The best thing that can be said for Citizen’s Bank in recent years is it has provided great parking for Town Square events.
An empty building with a historical past can be far more useful and the city is searching for a proper use. During a planning session in Clear Lake, a number of possibilities were discussed with one beginning to gain traction with the council.
City staff introduced the possibility of making the bank building the new home for city utility billing. Other suggestions included a restaurant incubator and a white box concept. The white box concept means the city would have prepared the building for occupancy.
“I have been looking at the food hall concept and it is not going to work there,” City Councilman Chris Presley said. “We could do the restaurant incubator on a smaller scale.”
City Manager Rick Davis said the current city facilities were built for a city of 50,000, which population has far exceeded. Moving billing to Texas Avenue would have the benefit of moving more traffic in the area. It would also provide a larger lunch crowd from the employees that would be working at the new utilities office.
The city said it would be able to provide a cost for the project in two weeks during a Municipal Development District meeting. Preliminary estimates indicate renovation of the bank building would cost between $1.2 million to $2.4 million. Assistant City Manager Nick Woolery said the MDD would provide $1.2 million with additional funding coming from water and sewer.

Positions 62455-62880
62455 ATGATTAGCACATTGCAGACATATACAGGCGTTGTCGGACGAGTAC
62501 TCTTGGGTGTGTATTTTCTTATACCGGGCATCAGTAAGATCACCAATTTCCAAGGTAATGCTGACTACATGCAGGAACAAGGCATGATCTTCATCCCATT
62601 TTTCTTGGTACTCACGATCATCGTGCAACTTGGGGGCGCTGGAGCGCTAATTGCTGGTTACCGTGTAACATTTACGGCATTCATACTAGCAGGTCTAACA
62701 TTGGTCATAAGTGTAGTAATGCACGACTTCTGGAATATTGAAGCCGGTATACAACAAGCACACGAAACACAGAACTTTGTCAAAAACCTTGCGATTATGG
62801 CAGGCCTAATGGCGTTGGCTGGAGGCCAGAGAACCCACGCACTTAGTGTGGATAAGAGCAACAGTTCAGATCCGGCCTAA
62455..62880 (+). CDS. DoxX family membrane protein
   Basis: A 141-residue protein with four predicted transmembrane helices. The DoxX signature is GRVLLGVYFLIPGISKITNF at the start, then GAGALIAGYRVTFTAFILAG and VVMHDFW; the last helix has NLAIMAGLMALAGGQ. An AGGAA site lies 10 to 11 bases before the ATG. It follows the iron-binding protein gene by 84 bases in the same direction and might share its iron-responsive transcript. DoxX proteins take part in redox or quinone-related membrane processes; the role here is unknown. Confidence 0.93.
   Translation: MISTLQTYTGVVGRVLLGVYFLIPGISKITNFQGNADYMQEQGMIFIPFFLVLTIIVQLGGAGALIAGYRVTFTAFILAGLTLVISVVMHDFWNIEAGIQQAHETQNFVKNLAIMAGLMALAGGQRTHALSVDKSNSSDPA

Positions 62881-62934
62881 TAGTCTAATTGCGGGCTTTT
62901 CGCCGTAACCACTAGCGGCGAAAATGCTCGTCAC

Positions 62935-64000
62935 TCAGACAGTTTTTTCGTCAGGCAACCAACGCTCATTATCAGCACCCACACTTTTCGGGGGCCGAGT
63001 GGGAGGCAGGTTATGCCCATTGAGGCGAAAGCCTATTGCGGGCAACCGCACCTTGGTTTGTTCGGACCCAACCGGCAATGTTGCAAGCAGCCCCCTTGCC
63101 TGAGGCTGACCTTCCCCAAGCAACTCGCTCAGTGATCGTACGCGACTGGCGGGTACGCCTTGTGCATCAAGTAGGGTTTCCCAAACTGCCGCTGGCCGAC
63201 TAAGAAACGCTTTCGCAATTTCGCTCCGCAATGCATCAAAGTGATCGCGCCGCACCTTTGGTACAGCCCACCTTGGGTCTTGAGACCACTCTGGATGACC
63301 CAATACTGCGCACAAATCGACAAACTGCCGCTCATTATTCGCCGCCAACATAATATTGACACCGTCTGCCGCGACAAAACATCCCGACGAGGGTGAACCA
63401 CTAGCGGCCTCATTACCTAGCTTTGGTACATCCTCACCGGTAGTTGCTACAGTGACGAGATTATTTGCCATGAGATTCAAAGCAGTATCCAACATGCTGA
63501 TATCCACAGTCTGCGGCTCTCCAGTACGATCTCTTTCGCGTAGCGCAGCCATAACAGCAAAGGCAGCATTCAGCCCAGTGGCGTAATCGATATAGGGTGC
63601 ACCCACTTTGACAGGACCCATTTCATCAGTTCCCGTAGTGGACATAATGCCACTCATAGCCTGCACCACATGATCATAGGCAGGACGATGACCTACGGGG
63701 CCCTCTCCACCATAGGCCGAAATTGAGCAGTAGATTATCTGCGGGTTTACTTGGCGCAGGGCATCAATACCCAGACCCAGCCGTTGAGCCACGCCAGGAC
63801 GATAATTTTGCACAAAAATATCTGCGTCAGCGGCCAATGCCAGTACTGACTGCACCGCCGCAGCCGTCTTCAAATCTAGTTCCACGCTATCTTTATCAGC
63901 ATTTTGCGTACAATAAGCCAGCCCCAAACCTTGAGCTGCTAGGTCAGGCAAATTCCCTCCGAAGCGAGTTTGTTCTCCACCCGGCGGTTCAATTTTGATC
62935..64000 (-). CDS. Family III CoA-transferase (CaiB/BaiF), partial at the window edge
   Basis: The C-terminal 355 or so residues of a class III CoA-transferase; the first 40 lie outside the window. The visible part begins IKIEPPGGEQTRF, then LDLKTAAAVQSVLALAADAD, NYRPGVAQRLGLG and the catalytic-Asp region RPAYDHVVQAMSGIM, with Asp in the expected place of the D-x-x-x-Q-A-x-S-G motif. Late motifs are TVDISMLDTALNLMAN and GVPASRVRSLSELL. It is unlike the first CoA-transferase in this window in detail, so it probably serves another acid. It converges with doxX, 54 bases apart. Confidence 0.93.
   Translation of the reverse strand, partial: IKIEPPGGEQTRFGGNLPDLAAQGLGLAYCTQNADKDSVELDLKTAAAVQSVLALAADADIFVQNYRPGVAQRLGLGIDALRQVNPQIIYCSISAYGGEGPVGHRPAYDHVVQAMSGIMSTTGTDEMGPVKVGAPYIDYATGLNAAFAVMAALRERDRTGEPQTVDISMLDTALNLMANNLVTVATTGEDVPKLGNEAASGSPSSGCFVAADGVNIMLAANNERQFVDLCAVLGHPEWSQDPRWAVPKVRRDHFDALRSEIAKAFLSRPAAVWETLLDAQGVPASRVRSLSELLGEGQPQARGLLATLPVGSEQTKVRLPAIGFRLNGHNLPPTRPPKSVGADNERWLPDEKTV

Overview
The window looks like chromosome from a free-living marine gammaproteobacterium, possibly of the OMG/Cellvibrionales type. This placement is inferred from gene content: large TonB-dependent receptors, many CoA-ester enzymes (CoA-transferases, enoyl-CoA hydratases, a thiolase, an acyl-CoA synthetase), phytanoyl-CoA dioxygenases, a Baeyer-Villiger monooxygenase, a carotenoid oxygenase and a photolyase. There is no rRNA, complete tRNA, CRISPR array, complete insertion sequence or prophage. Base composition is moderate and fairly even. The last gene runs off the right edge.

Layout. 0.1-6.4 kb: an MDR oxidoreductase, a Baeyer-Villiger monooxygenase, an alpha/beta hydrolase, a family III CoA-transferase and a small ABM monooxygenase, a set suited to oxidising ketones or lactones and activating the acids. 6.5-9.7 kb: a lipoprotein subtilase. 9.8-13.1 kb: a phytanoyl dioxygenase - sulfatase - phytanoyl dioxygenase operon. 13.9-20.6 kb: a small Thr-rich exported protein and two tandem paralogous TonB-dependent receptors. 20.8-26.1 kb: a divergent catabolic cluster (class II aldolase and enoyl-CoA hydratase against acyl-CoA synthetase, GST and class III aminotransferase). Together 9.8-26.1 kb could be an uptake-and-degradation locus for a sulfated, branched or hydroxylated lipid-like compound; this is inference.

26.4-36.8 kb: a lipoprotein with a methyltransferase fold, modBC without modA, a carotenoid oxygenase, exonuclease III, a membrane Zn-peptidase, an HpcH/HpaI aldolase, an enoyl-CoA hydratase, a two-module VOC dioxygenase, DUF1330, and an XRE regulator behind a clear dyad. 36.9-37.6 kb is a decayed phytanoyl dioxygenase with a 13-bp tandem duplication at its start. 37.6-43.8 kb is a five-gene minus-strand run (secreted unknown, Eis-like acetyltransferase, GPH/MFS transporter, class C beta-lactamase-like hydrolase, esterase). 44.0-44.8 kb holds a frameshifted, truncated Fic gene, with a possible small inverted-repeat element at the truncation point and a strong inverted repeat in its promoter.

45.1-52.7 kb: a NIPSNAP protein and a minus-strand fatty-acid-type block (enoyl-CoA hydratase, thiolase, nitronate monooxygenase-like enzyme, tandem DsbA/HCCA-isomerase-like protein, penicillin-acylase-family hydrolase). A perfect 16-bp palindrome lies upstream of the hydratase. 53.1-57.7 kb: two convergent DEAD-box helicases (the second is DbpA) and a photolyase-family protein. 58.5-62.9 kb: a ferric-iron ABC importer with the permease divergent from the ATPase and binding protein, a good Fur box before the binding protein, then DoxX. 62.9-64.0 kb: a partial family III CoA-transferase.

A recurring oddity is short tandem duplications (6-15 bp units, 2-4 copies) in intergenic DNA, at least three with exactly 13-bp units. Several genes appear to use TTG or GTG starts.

The city provided updates on other projects in addition to providing the utility building pitch.
The design is going well for the public safety building and the city is looking at what other municipalities have done. Work on the Animal Control Shelter is further along. It will have to go through a rezoning process, which does not figure to be an issue. Davis is optimistic there will be a groundbreaking on the facility before the end of spring.
In terms of drainage, the city is working on the flooding issues on Texas Avenue. The city is using an in-house design and seeking additional funding for the project from Harris County.
One item discussed that will benefit the west side of Baytown is a mill and overlay project that will begin at Food Town on Decker Drive and work down Market Street into the Historic West End.
There was also discussion about turning Sterling and Defee Streets into two-way streets. The thought process is the current one-way setup is no longer an efficient use of the roadway. To make the transition, work would also be needed on North Main Street at the intersection.